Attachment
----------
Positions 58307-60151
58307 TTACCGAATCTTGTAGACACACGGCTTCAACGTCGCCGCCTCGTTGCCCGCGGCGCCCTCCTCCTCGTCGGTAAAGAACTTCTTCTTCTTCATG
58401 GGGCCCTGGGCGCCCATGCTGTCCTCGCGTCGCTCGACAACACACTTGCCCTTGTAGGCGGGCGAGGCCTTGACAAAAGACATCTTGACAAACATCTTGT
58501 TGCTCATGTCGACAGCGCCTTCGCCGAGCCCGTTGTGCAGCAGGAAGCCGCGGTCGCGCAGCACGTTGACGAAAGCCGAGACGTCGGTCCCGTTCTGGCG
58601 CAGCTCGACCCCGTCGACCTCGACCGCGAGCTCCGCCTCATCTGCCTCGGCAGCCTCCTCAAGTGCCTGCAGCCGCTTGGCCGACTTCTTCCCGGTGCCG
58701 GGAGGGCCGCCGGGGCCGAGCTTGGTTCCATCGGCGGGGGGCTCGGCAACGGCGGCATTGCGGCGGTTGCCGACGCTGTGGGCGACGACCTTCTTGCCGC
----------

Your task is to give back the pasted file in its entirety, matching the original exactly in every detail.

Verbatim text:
Positions 58307-60151
58307 TTACCGAATCTTGTAGACACACGGCTTCAACGTCGCCGCCTCGTTGCCCGCGGCGCCCTCCTCCTCGTCGGTAAAGAACTTCTTCTTCTTCATG
58401 GGGCCCTGGGCGCCCATGCTGTCCTCGCGTCGCTCGACAACACACTTGCCCTTGTAGGCGGGCGAGGCCTTGACAAAAGACATCTTGACAAACATCTTGT
58501 TGCTCATGTCGACAGCGCCTTCGCCGAGCCCGTTGTGCAGCAGGAAGCCGCGGTCGCGCAGCACGTTGACGAAAGCCGAGACGTCGGTCCCGTTCTGGCG
58601 CAGCTCGACCCCGTCGACCTCGACCGCGAGCTCCGCCTCATCTGCCTCGGCAGCCTCCTCAAGTGCCTGCAGCCGCTTGGCCGACTTCTTCCCGGTGCCG
58701 GGAGGGCCGCCGGGGCCGAGCTTGGTTCCATCGGCGGGGGGCTCGGCAACGGCGGCATTGCGGCGGTTGCCGACGCTGTGGGCGACGACCTTCTTGCCGC